My wife recently reminded me that if I was going to have a Christmas ale ready for Christmas, I better brew it now especially if I wanted to have it age a little bit to mellow. She then went out for a Christmas sampler so I can get a feel for what is out there. I had an idea what I wanted to do, a Christmas based on a Scottish ale recipe putting in many spices I feel represent the season: clover honey, cider, cinnamon.
My untapp’d profile gives notes on these but the overall conclusions were:
- Great Lakes Christmas ale was the winner. Best balance of alcohol, spice and body. I can drink a few of these at one sitting.
- Thirsty Dog’s 12 Dogs of Christmas was 2nd, a little thinner on body but still good.
- Deschutes Jubelale could have been #1 if it had a tad more spice. Incredibly rich, dark red body and malt profile.
- Brew Kettle’s Winter Warmer and The Mad Elf by Troeg’s were a little much for me. Alcohol was too dominant. I believe a lot of honey went into these which, from when I made mead, gives it an oily-alchoholish flavor. My wife thought it tasted ‘Nyquil-y’.
So with those ideas in mind, I went about crafting a Christmas for 2014. I looked back at the last time I made a Christmas ale, it was back in 2012 (not sure what happened to 2013) but I clearly had in my notes, ‘DON’T CHANGE A THING, IT’S PERFECT.’ Well…let’s see how we can tinker with it…just a little. My 2012 recipe was more like a Thirsty Dog/Great Lakes Christmas. I wanted to try something a little different…something a little more powerful WITHOUT the dominant alcohol of lot’s of honey. I also want to be able to age this in barrels as the first Christmas ale at the brewery if I make it early 2015. I recently had a Scottish Ale with cloves from Jeff that surprisingly worked very nicely together. So I decided on a Scottish ale base and yeast using the amount of clover honey I used in 2012 which appears to be about half of what Mad Elf uses. Christmas is also about wassail which I loved as a kid – so I wanted a gallon of apple cider. Cinnamon is my favorite Christmas spice so that went in at the 2012 recipe level.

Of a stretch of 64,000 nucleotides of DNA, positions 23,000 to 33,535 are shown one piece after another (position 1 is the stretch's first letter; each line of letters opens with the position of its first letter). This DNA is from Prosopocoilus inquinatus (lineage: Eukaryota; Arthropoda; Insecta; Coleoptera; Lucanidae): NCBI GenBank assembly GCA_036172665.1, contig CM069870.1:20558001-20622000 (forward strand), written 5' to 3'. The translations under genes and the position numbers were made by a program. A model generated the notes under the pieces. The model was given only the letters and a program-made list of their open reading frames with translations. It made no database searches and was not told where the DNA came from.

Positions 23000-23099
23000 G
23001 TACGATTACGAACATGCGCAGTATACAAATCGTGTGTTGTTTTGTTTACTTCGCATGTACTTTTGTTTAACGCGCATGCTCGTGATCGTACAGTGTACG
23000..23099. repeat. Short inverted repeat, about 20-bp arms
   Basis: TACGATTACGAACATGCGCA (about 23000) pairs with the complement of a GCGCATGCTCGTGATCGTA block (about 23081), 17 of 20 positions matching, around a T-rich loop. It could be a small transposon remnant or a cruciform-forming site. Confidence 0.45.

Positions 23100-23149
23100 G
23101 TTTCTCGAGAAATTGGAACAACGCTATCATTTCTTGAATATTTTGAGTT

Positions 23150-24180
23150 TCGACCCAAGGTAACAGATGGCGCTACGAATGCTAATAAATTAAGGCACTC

But I needed something a little different…something that most Christmas’s don’t have. Something that will make this unique. Christmas is about roaring fires. I decided to incorporate some Briess cherrywood smoked malt too…at a low level…this is not supposed to be a smoked beer. I also wanted a longer boil time than just one hour. In reality we want two hours to get some good caramelization in the kettle. Armed with that, Jesse and I brewed!